Shabbat is the seventh day of the week, a day of rest, a day to spend together with the family. A day where families go to the Synagogue, and on Friday Night hear this sweet melody. A beautiful song that you will be singing for days.
Shabbat is a day where we turn off all electronics and refrain from work activities. As a result, families spend quality time together, enjoying each others company, which might not happen during the busy work week. Above all, it is a day of relaxation, to recuperate after a long hard week.
Furthermore, Shabbat has many spiritual aspects to it. One of those aspects is the men go to the Synagogue, Friday Night for evening prayers, Shabbat morning and Shabbat afternoon.
This song is a beautiful song sang Friday Night as the Shabbat comes enters. There’s something about this sweet melody. Most noteworthy this song, which was written by Shlomo Halevi Alkabetz in 1579. Shlomo Halevi even incorporated his name in the song, the first letters of each stanza in Hebrew, are an acronym for Shlomo Halevi.
Come, my Beloved, to meet the Bride; let us welcome the Shabbat.
“Observe” and “Remember,” the one and only G‑d caused us to hear in a single utterance; the L-rd is One and His Name is One, for renown, for glory, and for praise.
Come, let us go to welcome the Shabbat, for it is the source of blessing; from the beginning, from aforetime, it was chosen; last in creation, first in [G‑d’s] thought.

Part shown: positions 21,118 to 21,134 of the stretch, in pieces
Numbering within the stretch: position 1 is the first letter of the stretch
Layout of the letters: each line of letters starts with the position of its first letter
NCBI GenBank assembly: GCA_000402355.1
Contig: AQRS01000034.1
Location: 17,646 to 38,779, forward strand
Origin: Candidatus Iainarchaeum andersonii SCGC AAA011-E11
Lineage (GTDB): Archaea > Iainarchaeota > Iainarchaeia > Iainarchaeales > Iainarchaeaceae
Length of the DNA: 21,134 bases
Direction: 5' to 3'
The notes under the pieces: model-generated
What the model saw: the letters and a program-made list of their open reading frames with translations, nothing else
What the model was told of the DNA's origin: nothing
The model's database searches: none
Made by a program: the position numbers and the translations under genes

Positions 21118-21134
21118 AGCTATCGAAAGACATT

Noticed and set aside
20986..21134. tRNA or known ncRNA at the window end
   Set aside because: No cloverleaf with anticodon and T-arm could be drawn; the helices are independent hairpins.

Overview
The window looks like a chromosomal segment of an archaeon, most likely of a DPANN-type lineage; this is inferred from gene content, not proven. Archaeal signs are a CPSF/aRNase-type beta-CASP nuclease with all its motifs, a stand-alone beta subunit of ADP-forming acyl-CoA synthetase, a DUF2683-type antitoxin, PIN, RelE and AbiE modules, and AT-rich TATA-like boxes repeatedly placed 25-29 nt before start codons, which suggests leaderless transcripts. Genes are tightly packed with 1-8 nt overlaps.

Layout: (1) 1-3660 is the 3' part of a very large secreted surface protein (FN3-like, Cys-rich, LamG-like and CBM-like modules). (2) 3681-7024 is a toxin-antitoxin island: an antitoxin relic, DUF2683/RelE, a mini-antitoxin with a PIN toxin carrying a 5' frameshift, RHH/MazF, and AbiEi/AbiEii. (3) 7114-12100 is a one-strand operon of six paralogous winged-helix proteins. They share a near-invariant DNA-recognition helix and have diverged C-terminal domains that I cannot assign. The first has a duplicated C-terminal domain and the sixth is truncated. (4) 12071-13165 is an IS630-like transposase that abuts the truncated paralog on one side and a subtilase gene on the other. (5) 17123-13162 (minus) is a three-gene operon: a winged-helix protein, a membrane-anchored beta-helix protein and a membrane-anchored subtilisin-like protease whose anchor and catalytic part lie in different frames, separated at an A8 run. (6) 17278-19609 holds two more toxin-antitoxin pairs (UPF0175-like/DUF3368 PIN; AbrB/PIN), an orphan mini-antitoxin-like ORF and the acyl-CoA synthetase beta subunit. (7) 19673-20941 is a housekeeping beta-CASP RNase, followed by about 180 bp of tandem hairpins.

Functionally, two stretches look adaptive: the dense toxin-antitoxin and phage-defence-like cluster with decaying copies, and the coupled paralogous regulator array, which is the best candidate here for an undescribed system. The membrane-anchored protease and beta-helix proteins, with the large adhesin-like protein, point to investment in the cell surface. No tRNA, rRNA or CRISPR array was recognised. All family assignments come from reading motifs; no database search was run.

Sanctuary of the King, royal city, arise, go forth from the ruins; too long have you dwelt in the vale of tears; He will show you abounding mercy.
Shake the dust off yourself, arise, don your glorious garments — my people. Through the son of Yishai of Bet Lechem, draw near to my soul and redeem it.
Arouse yourself, arouse yourself, for your light has come; arise, shine.
Awake, awake, utter a song; the glory of the Lord is revealed upon you.
Do not be ashamed nor confounded; why are you downcast and why are you agitated? The afflicted of my people will find refuge in you; the city will be rebuilt on its former site.
Those who despoil you will be despoiled, and all who would destroy you will be far away. Your G‑d will rejoice over you as a bridegroom rejoices over his bride.
To the right and to the left you shall spread out, and the L-rd you shall extol. And we shall rejoice and exult, through the man who is a descendant of Peretz.
Come in peace, O crown of her Husband, both with songs and gladness; among the faithful, the beloved people, come, O Bride, come, O Bride.